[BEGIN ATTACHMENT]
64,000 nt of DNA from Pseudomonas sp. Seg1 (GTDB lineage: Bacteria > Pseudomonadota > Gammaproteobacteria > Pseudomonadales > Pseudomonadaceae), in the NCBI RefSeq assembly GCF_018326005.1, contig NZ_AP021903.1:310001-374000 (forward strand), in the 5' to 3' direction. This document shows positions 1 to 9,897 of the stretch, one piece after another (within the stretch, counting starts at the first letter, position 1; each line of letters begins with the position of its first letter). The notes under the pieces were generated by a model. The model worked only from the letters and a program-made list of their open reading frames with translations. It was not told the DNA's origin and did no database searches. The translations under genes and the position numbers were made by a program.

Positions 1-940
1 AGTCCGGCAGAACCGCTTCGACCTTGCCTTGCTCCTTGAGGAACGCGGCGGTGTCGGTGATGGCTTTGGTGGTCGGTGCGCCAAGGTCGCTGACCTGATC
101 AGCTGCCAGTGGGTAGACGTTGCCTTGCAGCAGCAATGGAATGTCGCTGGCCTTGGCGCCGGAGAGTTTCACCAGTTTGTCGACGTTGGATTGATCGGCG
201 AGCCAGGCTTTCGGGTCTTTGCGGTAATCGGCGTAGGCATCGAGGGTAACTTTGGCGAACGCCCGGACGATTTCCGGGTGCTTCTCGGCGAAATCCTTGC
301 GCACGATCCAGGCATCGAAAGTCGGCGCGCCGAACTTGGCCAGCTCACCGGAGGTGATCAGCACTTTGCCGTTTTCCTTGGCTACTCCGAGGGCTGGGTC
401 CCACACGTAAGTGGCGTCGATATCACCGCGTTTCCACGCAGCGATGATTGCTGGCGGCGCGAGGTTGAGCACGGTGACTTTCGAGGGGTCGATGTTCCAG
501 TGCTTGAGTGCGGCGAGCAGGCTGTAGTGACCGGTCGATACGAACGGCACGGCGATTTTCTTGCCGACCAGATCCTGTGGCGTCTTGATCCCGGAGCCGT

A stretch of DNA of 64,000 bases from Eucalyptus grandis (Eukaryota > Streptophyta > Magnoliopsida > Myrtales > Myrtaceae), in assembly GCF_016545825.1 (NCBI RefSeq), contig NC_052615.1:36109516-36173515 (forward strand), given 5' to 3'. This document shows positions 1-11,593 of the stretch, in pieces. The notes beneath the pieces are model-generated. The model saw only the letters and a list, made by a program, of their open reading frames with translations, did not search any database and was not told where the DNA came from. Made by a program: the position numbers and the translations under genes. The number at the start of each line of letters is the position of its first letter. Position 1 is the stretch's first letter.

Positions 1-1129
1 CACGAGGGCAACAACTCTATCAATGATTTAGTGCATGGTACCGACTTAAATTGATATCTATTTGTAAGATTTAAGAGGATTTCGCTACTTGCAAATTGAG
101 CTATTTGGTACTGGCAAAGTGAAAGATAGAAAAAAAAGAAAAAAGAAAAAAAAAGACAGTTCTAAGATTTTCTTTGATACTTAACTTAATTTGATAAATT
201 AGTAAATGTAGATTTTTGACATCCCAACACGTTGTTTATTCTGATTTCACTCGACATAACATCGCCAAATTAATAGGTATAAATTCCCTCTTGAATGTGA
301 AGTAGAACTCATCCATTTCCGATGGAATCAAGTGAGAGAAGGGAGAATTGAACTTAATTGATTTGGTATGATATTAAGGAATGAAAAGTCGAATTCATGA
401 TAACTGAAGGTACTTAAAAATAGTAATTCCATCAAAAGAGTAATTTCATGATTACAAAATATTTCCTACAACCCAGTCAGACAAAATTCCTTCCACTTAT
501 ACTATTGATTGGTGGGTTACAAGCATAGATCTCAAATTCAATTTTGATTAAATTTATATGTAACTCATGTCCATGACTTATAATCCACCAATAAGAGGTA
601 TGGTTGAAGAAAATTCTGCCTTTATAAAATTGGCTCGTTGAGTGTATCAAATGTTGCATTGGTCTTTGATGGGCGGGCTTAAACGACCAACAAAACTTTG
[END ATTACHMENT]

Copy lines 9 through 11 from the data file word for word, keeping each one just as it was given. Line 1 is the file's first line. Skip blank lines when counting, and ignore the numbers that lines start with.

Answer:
A stretch of DNA of 64,000 bases from Eucalyptus grandis (Eukaryota > Streptophyta > Magnoliopsida > Myrtales > Myrtaceae), in assembly GCF_016545825.1 (NCBI RefSeq), contig NC_052615.1:36109516-36173515 (forward strand), given 5' to 3'. This document shows positions 1-11,593 of the stretch, in pieces. The notes beneath the pieces are model-generated. The model saw only the letters and a list, made by a program, of their open reading frames with translations, did not search any database and was not told where the DNA came from. Made by a program: the position numbers and the translations under genes. The number at the start of each line of letters is the position of its first letter. Position 1 is the stretch's first letter.

Positions 1-1129
1 CACGAGGGCAACAACTCTATCAATGATTTAGTGCATGGTACCGACTTAAATTGATATCTATTTGTAAGATTTAAGAGGATTTCGCTACTTGCAAATTGAG